In the history of English literatures, the figure of the creature, or the animal, has often been used as a means of marking some members of society (most notably women and non-Europeans) as more instinctive and corporeal and thus as inferior, because less ‘civilised’, to those who are seen as rational and determined, and therefore as capable of moral progress. And yet some thinkers and writers, most notably in the twentieth and twenty-first centuries, have sought to contest these tropes, and the binaries that underwrite them, by figuring the animalistic and the creaturely as a potent force of disruption, destabilisation and transformation. This course examines a range of theoretical, fictional and poetic texts from the late twentieth and early twenty-first centuries that in various ways employ the figure of the creaturely as a force of change – as the harnessing of affective force, and as a gesture towards the occluded and the dispossessed. Over the course of the semester, students will read a selection of late-twentieth- and early-twenty-first-century texts by critical theorists, novelists and poets who are specifically concerned with the ways in which ‘creaturely writing’ can be seen as a force that opens worlds to new ways of being and knowing, to new forms of relationality, and to difference itself. We will ask what happens to the subject, and, importantly, to the claims of politics (Marxist, postcolonial, or feminist), once the binaries that uphold structures of power are destabilised by the force of the creaturely.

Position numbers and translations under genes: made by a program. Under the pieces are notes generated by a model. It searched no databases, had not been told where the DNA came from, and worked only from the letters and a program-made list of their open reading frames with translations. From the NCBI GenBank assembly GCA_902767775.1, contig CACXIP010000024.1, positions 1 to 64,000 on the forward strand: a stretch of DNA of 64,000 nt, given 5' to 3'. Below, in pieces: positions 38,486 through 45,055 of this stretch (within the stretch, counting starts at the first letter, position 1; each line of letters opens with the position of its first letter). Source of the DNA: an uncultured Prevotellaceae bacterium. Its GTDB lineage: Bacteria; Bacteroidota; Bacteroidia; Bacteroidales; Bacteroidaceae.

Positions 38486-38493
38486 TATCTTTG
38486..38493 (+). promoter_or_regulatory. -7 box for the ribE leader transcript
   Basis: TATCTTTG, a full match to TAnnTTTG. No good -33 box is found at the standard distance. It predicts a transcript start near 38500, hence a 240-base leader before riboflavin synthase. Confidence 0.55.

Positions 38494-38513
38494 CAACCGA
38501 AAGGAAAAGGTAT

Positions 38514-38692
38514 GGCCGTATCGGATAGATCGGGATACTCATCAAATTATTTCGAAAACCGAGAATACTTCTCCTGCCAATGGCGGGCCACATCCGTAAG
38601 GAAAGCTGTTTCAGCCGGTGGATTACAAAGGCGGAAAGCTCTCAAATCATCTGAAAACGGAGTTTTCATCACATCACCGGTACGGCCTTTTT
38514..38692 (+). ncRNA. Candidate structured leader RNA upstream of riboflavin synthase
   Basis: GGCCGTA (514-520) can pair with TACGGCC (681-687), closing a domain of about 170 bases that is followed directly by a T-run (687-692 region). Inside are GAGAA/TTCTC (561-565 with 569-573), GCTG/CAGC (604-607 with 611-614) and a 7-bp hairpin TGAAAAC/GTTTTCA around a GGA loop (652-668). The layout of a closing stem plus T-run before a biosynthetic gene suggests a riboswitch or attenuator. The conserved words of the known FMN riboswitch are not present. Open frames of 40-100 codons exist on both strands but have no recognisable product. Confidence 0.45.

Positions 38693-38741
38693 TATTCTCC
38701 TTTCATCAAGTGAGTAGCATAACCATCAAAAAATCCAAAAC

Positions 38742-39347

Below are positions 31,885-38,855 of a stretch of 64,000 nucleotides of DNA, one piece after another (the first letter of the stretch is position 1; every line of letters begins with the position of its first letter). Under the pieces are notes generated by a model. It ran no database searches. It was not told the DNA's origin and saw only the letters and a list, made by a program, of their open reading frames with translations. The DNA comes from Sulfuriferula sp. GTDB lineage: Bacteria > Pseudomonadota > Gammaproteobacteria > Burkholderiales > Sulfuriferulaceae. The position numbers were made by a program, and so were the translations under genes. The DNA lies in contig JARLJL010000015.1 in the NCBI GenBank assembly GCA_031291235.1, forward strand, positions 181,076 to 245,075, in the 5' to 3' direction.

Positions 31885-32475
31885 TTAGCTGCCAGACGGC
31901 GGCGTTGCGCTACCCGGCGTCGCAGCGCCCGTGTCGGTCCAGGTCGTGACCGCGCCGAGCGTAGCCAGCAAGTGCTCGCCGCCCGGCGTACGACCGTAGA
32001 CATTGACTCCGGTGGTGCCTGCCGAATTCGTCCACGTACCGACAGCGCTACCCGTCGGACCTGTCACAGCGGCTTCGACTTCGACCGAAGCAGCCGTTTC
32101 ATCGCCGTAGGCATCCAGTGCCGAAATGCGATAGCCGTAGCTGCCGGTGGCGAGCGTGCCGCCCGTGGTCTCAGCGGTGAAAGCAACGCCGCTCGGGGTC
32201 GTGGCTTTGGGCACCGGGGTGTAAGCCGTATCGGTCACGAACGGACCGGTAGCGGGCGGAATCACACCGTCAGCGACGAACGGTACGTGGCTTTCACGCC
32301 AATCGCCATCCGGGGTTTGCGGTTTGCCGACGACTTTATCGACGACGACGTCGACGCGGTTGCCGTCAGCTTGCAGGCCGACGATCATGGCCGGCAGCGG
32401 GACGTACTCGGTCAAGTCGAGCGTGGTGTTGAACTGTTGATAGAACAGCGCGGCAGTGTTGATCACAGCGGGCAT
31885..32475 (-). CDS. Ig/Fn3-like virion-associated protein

NOTE: Students taking this course and intending to do a MAP 4 in English Literatures should have already completed the lecture series course entitled “Survey of English Literatures” (BA English Module 4: English Literature).
A course reader will be made available on Moodle at the beginning of the semester.
In addition, students are expected to acquire the following set texts:
- Abani, Chris. Becoming Abigail.
- Berger, John. King.
- Carson, Anne. Autobiography of Red.